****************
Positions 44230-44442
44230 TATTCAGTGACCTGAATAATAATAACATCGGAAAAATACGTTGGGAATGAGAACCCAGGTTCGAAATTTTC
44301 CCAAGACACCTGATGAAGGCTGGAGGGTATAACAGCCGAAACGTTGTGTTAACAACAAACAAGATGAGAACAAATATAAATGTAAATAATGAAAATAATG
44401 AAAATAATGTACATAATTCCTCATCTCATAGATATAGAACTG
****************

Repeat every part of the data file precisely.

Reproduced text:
Positions 44230-44442
44230 TATTCAGTGACCTGAATAATAATAACATCGGAAAAATACGTTGGGAATGAGAACCCAGGTTCGAAATTTTC
44301 CCAAGACACCTGATGAAGGCTGGAGGGTATAACAGCCGAAACGTTGTGTTAACAACAAACAAGATGAGAACAAATATAAATGTAAATAATGAAAATAATG
44401 AAAATAATGTACATAATTCCTCATCTCATAGATATAGAACTG